Facelifts are frequently combined with fat injection to restore volume. However, the efficacy of simultaneous fat grafting has not been objectively evaluated in a large number of patients that includes a control group. This study was undertaken to fill this gap in our knowledge base.
A retrospective comparative cohort study was undertaken among 100 patients who underwent a subsuperficial musculoaponeurotic system facelift with (n = 61) or without (n = 39) simultaneous malar fat injection. Rigorously standardized photographs were obtained 1, 3, and 6 months after surgery, including oblique photographs with the nasion aligned with the far inner canthus. Malar projection and area were measured with the assistance of a computer imaging software.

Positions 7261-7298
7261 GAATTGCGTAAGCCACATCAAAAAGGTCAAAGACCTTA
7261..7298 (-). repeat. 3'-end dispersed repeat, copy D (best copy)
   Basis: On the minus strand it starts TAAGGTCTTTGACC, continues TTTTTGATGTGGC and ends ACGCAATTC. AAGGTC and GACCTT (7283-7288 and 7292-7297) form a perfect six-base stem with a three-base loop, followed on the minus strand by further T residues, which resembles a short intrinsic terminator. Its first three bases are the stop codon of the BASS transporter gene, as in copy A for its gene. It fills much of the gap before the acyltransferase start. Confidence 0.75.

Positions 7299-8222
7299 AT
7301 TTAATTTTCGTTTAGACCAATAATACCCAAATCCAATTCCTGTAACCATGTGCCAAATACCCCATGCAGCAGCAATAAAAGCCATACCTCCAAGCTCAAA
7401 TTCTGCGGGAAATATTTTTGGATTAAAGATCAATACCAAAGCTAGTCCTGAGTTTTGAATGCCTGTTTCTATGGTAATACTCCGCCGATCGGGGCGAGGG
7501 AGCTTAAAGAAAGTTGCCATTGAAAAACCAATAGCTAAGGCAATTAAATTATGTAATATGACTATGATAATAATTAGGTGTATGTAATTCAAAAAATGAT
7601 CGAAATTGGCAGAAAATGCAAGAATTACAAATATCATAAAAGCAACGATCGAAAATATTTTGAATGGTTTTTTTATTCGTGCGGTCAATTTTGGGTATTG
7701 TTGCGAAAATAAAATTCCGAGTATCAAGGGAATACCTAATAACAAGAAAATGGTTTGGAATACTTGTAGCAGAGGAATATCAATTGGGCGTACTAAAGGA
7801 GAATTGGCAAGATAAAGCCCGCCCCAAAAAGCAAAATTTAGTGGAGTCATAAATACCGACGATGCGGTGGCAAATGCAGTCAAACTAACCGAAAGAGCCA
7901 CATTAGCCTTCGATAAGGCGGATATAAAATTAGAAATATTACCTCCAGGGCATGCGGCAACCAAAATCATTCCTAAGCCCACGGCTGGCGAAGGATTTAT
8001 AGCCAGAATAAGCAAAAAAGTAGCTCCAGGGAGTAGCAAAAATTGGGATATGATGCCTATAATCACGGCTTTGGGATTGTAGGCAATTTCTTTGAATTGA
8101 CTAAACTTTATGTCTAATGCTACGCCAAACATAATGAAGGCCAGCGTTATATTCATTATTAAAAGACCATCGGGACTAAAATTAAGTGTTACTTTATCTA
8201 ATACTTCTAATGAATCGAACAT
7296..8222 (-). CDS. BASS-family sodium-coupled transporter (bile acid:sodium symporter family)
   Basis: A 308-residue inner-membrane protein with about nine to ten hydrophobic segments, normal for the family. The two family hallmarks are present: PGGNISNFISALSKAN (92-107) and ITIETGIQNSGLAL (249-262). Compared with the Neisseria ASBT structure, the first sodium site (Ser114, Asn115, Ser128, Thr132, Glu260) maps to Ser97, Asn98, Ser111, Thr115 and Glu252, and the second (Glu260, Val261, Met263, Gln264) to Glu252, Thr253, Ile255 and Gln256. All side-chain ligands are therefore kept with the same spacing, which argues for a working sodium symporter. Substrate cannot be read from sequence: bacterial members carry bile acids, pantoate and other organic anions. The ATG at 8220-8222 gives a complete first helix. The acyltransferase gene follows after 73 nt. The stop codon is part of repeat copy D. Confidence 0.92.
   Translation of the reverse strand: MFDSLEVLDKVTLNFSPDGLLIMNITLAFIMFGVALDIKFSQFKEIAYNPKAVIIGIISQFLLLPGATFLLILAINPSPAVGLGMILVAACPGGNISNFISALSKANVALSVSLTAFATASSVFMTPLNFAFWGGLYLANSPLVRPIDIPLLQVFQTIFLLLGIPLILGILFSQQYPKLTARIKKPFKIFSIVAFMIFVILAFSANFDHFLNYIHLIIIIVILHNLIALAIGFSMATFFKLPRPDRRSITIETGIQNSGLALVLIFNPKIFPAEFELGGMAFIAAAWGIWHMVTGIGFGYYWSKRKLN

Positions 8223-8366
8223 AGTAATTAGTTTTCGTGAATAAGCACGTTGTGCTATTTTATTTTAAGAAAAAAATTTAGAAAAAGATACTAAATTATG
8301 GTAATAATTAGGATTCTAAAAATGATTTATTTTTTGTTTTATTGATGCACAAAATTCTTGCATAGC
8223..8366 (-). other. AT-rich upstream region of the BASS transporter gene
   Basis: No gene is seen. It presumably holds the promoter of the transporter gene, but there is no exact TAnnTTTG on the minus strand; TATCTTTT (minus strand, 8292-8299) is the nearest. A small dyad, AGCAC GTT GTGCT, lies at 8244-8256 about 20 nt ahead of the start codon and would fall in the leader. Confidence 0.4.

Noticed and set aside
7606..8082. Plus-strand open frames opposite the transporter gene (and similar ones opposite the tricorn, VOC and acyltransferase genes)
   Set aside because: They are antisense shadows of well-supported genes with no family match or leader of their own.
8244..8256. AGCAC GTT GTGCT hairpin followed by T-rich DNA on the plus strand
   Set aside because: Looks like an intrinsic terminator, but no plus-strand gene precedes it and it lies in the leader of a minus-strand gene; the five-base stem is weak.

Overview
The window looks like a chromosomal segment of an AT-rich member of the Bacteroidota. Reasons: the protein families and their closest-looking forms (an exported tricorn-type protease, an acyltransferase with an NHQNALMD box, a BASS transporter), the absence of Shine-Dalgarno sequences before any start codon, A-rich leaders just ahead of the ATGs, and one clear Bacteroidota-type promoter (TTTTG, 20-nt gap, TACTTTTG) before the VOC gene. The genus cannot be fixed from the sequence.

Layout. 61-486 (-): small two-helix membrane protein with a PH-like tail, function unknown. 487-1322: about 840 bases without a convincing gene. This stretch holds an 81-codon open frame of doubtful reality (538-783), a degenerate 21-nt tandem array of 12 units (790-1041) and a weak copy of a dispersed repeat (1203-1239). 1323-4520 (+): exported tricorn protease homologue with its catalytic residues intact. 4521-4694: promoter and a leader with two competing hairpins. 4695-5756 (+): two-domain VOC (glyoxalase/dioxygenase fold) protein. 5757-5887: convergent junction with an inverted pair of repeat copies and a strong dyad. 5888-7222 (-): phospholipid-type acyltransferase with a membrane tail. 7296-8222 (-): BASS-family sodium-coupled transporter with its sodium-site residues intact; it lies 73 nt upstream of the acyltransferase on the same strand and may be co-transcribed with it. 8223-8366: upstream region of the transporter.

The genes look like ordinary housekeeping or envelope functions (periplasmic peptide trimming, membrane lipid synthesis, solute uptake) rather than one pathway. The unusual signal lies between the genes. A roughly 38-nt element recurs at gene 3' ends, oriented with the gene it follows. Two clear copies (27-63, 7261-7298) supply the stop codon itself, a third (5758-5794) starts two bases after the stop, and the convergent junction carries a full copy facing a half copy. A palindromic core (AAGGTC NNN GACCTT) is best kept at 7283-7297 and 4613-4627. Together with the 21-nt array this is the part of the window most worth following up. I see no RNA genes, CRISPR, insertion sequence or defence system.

Fat injection produced a significant (P < 0.001) increase in right and left malar projection. The mean increase in projection was 3 mm, significantly greater than control patients, who also demonstrated a significant (P < 0.001) but more modest (<1 mm) increase. Malar projection was significantly correlated with the fat injection volume (P ≤ 0.001). The increase was sustained at follow-up times up to 6 months, and 1 year in a smaller patient cohort (n = 44), with no evidence of a decline or rebound. The calculated fat retention was 34%.
Fat injection at the time of a facelift effectively adds malar volume, and this increase is sustained at time points up to 1 year after surgery, consistent with the cell survival theory.
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